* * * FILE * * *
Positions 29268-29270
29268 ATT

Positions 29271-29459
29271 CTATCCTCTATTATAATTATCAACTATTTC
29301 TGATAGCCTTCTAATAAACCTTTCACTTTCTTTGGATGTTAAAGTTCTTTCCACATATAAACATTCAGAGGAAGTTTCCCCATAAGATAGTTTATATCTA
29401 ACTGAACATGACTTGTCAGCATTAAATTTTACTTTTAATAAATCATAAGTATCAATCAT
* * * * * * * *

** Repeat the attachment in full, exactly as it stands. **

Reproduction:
Positions 29268-29270
29268 ATT

Positions 29271-29459
29271 CTATCCTCTATTATAATTATCAACTATTTC
29301 TGATAGCCTTCTAATAAACCTTTCACTTTCTTTGGATGTTAAAGTTCTTTCCACATATAAACATTCAGAGGAAGTTTCCCCATAAGATAGTTTATATCTA
29401 ACTGAACATGACTTGTCAGCATTAAATTTTACTTTTAATAAATCATAAGTATCAATCAT